Curation And The Human Web... Posted by Tom Foremski - November 16, 2010 There is no doubt in my mind that the topic of curation and the Internet, is an important one and that it will be a dominant topic in 2011. Curation is important because we are reaching the limits of what can be achieved through algorithms and machines in organizing and navigating the Internet. Aggregation looks like curation but it's not. (Please see: Aggregation Is Not Curation - There Is A Big Difference - SVW) How today’s college students use Wikipedia for course-related research Findings are reported from student focus groups and a large–scale survey about how and why students (enrolled at six different U.S. colleges) use Wikipedia during the course–related research process. A majority of respondents frequently used Wikipedia for background information, but less often than they used other common resources, such as course readings and Google. Architecture, engineering, and science majors were more likely to use Wikipedia for course–related research than respondents in other majors. The findings suggest Wikipedia is used in combination with other information resources. Wikipedia meets the needs of college students because it offers a mixture of coverage, currency, convenience, and comprehensibility in a world where credibility is less of a given or an expectation from today’s students.
Twitter removes all search RSS links from its site, now users must resort to hacks to get feeds Twitter has eradicated RSS feeds from its web interface once and for all, following an update to the site’s search page today. When Twitter launched its redesign late last year it subtly removed RSS feeds for users’ tweets. And while RSS feeds are still available, you have to be willing to jump through some extra hoops to access them.
Global Open Access Portal The Global Open Access Portal (GOAP) funded by the Governments of Colombia, Denmark, Norway, and the United States Department of State, presents a current snapshot of the status of Open Access (OA) to scientific information in 158 countries worldwide. For countries that have been more successful in implementing Open Access, the portal highlights critical success factors and aspects of the enabling environment. For countries and regions that are still in the early stages of Open Access development, the portal identifies key players, potential barriers and opportunities. The Global Open Access Portal is designed to provide necessary information for policy-makers to: Learn about the global Open Access environment;View their country’s status; andUnderstand where and why Open Access has been most successful.
Why The Future Of Travel & Destination Marketing Is All About Curation February 15, 2011 | 4 Comments Life is good for the traveller who knows where they are going. There are dozens of great and useful sites online where you can see everything from reviews of hotels to side by side comparisons of airfares from one destination to another. Planning a trip to San Francisco was never so easy … but what if you haven't answered the first and most important question of where you want to go? All of a sudden, life is a lot more difficult. Finding out about destinations is a labrynth of government sponsored tourism sites, linkbaiting sites promising information about a destination but only delivering a long list of pay-per-click links, and individual attractions within a destination.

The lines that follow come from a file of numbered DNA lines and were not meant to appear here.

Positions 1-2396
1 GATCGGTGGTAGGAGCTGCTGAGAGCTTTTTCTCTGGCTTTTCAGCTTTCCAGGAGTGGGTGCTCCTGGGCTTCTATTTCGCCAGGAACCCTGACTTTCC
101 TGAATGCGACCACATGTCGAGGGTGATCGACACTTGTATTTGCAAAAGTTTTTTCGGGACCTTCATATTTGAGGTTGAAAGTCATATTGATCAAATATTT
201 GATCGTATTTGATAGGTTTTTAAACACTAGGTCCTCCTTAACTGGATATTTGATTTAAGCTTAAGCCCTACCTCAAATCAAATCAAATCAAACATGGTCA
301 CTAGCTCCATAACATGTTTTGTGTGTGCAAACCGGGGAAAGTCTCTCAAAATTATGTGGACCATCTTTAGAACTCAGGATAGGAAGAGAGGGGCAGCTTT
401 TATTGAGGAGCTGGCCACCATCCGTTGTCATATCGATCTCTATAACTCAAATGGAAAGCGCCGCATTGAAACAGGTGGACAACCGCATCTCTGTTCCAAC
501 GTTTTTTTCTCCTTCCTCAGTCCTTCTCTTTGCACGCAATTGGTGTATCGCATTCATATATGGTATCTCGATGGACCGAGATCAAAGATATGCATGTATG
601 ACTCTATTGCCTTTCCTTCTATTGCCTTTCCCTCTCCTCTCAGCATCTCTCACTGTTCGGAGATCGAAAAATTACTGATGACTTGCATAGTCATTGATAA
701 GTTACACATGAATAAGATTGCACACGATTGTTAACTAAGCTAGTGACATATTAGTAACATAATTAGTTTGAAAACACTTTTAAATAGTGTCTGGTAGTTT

Crowdsourcing: Crowdsourcing: définition Late last week I pointed to a Wikipedia entry as evidence that crowdsourcing had become a bonafide neologism. A stronger argument for the term's adoption, however, is that the it's starting to appear without reference to me or the original article in Wired. I couldn't be happier with this development, but I'm also noticing that the word is being used somewhat interchangably with Yochai Benkler's concept of commons-based peer production. Mindful that language is slippery, and meaning itself largely determined by the crowd, I'm content to allow the crowd define the term for itself (in no small part because I'm powerless to stop it.)
Beyond Usability and Design: The Narrative Web The web is currently torn by two strong forces, seemingly irresistible and irreconcilable. On the one hand, usability and interface engineering argue for simplicity, consistency, and clarity – for a starkly functional minimalism. On the other, emerging web standards and technologies nourish a continuing efflorescence of new approaches to web design. On the one hand, rigid hierarchical structure, branded as Information Architecture, promises clarity and coherence; on the other, the same rigidity seems to offer sterility and boredom.
Open access Research publications that are distributed online, free of cost or other access barriers Open access (OA) is a set of principles and a range of practices through which research outputs are distributed online, free of cost or other access barriers. With open access strictly defined (according to the 2001 definition), or libre open access, barriers to copying or reuse are also reduced or removed by applying an open license for copyright. The main focus of the open access movement is "peer reviewed research literature